Joe Cornish has obviously studied a lot of low-budget action movies—pictures like John Carpenter’s “Assault on Precinct 13” and Walter Hill’s “The Warriors,” in which characters that start out as criminal types turn out to be heroes—and absorbed their lessons. I suspect he’s also seen “Critters,” since the furry aliens he’s added to the mix resemble them, except that they’re more menacing with their glowing sea-blue teeth. The result is a debut feature that has energy and some laughs, but in the end suffers from a familiar threadbare quality.

The hero of the piece, or antihero if you prefer, is Moses (John Boyega), the brooding leader of a pack of London teen toughs that also includes Pest (Alex Esmail), Dennis (Franz Drameh), Jerome (Leeon Jones) and Biggz (Simon Howard). After robbing Sam (Jodie Whittaker), a pretty young nurse, at knifepoint as she walks home, the gang kills a strange canine-like creature that crashes into a car in a space-pod and scampers away; they carry off the remains as a trophy that might be worth something.

But that’s only the beginning of the alien invasion. Soon hordes of other little ships are crashing in the vicinity, disgorging a troupe of more ferocious beasties that take aim on our punk band. They’re gone back to their high-rise public-housing building, where they confer with a friend, scruffy pot dealer Ron (Nick Frost), and flamboyant local drug kingpin Hi-Hatz (Jumayn Hunter). As they alternately run from and try to counterattack against the aliens and protect their “block” (with some of them falling in the process), other residents get involved—three girls and a couple of tykes who want to join the fray armed with water guns and firecrackers. But the most notable hanger-on is Brewis (Luke Treadaway), a customer of Ron’s who’s a nervous geek but a wit and font of information (he’s the one who offers a suggestion about the reasons behind the aliens’ actions that proves the key to defeating them).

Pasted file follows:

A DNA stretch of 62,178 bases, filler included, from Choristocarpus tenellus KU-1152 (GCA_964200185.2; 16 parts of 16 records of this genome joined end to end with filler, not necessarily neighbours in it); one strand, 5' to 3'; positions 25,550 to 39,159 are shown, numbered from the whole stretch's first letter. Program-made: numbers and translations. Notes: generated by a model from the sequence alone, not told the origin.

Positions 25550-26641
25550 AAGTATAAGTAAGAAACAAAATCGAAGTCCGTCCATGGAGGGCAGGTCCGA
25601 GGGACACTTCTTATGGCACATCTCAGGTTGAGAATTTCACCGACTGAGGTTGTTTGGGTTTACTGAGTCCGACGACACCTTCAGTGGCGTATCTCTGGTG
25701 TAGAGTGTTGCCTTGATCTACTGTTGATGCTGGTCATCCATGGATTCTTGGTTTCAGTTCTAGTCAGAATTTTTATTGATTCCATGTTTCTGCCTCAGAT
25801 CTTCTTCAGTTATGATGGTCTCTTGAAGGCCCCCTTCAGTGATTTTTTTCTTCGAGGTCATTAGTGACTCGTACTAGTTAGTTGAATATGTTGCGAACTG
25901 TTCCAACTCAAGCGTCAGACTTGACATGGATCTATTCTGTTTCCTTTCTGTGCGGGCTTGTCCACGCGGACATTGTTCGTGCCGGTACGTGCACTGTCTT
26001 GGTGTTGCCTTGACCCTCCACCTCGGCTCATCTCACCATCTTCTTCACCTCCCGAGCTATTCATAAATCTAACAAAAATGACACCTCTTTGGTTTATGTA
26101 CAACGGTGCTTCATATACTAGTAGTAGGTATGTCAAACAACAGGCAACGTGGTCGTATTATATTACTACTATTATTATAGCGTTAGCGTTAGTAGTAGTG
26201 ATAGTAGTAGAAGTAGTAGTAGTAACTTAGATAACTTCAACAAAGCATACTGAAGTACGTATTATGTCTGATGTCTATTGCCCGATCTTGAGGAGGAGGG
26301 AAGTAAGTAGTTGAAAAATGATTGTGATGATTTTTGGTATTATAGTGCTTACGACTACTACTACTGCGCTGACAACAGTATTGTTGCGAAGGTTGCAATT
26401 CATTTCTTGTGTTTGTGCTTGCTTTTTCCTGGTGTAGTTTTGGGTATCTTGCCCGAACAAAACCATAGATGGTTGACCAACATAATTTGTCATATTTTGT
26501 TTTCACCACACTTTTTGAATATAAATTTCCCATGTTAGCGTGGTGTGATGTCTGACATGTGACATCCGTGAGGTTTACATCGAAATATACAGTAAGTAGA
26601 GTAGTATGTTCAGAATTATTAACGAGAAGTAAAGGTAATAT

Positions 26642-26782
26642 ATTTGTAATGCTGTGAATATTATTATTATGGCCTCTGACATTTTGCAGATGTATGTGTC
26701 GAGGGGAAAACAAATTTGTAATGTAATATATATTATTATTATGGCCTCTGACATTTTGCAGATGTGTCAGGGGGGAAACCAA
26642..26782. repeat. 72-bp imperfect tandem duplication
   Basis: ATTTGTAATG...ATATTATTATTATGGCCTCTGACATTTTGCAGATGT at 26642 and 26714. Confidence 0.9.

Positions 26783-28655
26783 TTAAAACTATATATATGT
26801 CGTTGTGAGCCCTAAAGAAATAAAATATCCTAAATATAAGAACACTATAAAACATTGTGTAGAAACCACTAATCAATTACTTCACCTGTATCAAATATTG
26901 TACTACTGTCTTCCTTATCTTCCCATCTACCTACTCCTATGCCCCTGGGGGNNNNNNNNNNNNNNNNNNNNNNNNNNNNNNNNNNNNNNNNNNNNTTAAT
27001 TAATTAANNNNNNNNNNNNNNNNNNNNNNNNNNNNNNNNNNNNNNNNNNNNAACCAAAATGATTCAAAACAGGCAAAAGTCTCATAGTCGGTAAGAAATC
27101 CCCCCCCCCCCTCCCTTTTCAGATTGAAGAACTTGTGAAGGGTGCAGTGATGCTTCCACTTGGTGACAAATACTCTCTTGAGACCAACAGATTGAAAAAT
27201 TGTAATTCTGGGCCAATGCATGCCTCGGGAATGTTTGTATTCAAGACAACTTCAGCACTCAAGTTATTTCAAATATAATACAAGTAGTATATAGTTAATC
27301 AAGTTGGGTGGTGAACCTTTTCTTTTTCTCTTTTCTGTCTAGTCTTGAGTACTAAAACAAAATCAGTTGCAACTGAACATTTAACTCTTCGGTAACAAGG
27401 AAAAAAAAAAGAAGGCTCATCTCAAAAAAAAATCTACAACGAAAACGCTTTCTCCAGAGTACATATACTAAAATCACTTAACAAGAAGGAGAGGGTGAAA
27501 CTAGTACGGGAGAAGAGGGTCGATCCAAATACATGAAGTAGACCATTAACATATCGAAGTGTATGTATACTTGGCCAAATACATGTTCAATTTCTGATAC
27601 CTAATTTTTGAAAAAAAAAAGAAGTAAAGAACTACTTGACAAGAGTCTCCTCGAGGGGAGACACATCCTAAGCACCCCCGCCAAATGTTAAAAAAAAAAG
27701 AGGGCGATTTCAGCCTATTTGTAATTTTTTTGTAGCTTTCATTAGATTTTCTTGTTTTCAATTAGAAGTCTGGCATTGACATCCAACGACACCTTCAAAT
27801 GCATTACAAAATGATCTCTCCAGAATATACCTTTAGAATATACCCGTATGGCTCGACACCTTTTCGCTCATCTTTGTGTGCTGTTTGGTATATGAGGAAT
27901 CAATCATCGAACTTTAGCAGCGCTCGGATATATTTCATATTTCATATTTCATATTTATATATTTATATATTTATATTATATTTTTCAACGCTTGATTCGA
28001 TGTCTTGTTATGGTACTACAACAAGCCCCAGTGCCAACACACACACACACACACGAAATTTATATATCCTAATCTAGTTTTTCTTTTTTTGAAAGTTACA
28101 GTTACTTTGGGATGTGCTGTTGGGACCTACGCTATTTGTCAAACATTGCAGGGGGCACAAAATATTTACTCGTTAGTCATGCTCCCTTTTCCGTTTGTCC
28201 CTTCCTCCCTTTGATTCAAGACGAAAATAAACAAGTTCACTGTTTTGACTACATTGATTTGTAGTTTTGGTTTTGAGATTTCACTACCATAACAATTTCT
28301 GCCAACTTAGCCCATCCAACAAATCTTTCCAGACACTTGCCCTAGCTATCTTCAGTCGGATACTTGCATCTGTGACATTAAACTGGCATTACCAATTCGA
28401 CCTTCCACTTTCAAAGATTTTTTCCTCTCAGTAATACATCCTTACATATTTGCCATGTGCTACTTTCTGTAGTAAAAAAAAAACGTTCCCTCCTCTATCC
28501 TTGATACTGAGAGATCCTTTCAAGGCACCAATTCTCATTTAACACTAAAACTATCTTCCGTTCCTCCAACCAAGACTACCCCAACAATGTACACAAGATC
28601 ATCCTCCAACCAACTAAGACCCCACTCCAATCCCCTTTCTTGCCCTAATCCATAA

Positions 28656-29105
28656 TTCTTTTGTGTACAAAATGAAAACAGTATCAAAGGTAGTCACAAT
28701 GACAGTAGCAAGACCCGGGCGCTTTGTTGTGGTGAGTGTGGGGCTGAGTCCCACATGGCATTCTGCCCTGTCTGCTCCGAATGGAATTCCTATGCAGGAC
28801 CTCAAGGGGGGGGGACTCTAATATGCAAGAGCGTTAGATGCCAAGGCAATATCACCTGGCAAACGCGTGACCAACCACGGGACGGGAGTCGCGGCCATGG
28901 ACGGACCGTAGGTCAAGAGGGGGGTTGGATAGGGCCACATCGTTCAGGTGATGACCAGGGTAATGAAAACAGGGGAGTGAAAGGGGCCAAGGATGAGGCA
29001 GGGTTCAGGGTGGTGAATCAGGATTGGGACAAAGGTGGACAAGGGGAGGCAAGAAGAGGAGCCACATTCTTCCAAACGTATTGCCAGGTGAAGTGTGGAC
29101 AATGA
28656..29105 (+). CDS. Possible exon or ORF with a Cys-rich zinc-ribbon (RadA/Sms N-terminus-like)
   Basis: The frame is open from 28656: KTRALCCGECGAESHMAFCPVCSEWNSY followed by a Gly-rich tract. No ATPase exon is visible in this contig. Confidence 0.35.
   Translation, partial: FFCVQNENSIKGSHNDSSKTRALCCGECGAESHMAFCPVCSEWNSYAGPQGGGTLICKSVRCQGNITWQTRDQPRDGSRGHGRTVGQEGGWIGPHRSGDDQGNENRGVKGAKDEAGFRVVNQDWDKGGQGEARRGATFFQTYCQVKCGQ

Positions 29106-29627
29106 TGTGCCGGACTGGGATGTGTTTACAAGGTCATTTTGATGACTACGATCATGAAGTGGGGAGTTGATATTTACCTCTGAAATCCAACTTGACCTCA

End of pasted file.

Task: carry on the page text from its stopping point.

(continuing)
Cornish is reasonably adept at staging the frequent chases and brawls, though he and his cinematographer Tom Townend and editor Jonathan Amos can’t conceal the budgetary limitations: the images are sometimes murky and the action not always ideally clear. Boyega makes a rather stiff, inexpressive lead, though that might have been intended as a homage to similarly laconic heroes of the past, and Whittaker isn’t a terribly engaging romantic interest for him. But Esmail picks up the slack as motormouth Pest, and Treadaway handles the best of Cornish’s lines with relish. Frost makes an amiably scruffy pothead, but Hunter chews the scenery a bit too enthusiastically as his boss. As for the music score, the three composers—Steven Price, Felix Buxton and Simon Ratcliffe—appear to be enamoured with early Carpenter, too.

“Attack the Block” is a promising first effort, and if there were still a place for double bills or drive-in fodder, it would be a perfect fit for such venues. But it lacks the inventiveness and panache that turned “District 9,” for example, into a cult favorite and monster hit.